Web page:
Under Foster's leadership, SoloHealth, a provider of an interactive, wellness screening kiosk for consumers, entered a strategic partnership to utilize Dell's OEM solutions technology, development and deployment expertise in 2012. SoloHealth changed its name to Pursuant Health in 2015. 

The challenge for most kiosk projects seeking funding, according to Foster, who is currently CEO of Sanitas Advisors, is that they are not large enough to deliver the amount of revenue that most venture investors expect. SoloHealth was able to overcome this obstacle by creating strategic partnerships.

Michael Masone, vice president of sales at SlabbKiosks, agreed with Foster about the importance of strategic partnerships in raising support for kiosk deployments.

"I think customers are more willing than in (previous) years to invest or risk their time, space, reputation, and processes in technology that shows an immediate first order impact," he said. "However, customers are as unlikely as ever to write a check to buy themselves the privilege of taking those risks."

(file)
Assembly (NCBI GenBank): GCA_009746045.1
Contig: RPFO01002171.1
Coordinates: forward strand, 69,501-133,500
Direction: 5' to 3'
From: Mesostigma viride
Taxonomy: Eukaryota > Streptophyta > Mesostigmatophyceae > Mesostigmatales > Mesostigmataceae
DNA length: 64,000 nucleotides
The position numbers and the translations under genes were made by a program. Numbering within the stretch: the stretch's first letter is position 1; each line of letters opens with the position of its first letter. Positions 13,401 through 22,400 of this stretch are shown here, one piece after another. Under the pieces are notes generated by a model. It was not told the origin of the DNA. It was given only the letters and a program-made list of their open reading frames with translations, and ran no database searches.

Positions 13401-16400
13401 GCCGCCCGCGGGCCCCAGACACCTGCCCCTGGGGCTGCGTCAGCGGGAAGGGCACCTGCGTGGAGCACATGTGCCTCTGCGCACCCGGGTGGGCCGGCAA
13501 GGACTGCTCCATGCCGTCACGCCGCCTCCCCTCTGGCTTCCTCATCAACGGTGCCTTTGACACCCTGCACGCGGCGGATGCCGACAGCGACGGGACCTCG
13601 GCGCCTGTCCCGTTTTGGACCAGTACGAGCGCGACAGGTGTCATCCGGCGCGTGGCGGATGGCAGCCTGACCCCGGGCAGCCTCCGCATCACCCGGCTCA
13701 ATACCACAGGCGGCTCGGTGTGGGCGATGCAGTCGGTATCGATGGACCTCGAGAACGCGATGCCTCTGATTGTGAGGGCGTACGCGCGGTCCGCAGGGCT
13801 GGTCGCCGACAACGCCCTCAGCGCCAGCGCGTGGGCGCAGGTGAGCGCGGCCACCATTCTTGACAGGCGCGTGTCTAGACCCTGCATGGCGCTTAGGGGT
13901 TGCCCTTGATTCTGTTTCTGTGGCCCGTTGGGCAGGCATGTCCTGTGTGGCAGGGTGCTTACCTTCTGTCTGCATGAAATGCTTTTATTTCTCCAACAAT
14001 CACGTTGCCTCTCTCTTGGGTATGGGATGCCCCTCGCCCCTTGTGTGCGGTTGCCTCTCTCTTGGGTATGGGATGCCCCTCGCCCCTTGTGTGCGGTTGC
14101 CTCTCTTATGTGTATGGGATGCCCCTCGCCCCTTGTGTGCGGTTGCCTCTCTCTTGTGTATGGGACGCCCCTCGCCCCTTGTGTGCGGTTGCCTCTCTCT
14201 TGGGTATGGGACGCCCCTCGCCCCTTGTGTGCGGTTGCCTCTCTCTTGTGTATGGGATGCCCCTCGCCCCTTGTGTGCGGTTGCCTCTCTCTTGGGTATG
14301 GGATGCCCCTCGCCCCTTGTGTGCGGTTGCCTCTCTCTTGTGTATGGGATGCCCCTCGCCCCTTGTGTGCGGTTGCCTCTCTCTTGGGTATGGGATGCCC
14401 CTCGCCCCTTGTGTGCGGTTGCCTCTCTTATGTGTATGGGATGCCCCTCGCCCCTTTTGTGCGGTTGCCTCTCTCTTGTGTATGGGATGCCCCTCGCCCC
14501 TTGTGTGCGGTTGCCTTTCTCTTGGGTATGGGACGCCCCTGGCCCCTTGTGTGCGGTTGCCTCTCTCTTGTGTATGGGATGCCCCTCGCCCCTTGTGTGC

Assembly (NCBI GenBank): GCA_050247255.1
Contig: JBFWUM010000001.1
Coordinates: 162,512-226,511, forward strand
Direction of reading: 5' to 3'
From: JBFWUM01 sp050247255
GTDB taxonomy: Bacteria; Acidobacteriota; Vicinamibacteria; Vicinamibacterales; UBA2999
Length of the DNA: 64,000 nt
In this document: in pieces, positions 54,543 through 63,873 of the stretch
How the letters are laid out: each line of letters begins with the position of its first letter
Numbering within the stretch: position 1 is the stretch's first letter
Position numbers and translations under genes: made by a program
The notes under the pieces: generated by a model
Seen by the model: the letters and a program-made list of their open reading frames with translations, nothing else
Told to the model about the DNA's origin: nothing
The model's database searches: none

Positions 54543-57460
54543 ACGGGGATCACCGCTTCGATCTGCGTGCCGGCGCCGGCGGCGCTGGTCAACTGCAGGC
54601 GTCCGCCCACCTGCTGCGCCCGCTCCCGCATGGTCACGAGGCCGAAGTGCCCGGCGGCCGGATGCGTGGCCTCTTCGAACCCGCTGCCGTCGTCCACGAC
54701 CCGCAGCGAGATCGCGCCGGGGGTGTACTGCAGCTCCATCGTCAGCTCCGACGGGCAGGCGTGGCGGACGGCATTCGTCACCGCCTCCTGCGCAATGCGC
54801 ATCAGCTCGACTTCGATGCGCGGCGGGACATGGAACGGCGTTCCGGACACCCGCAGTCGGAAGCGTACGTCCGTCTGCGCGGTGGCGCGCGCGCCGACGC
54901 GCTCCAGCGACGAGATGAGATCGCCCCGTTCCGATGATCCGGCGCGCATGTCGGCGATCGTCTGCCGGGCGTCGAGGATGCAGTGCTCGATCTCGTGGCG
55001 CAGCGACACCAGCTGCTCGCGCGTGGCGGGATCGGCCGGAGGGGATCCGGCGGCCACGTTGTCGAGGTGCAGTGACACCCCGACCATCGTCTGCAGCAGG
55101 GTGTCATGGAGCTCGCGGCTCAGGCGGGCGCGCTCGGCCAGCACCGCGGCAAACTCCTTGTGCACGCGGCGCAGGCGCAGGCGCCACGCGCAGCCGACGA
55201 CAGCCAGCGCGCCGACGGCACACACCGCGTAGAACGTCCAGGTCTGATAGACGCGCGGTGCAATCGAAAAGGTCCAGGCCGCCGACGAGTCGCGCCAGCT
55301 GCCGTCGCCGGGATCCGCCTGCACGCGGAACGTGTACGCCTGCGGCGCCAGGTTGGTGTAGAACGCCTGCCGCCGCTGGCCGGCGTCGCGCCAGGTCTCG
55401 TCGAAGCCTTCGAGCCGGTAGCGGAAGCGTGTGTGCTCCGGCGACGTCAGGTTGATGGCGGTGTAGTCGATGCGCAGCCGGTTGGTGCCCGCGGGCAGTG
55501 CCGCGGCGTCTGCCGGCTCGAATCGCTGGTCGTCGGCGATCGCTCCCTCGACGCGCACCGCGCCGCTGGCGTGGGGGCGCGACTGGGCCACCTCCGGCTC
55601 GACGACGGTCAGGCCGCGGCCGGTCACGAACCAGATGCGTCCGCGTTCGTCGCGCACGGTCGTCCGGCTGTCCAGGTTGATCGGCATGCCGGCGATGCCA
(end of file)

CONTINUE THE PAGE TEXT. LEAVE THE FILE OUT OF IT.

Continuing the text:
Another challenge for introducing kiosks in many environments, according to Foster, is that the technology requires the support of a number of different departments within an organization — IT, marketing, merchandising, security, privacy, etc. — necessitating a coordinated effort under the direction of someone who understands how all the different areas are affected.

A retailer, for instance, must also understand the operational aspects of the environment and complement it, not create new issues, noted Ron Bowers, senior vice president of retail technology development at Frank Mayer & Associates Inc., which specializes in custom kiosk design.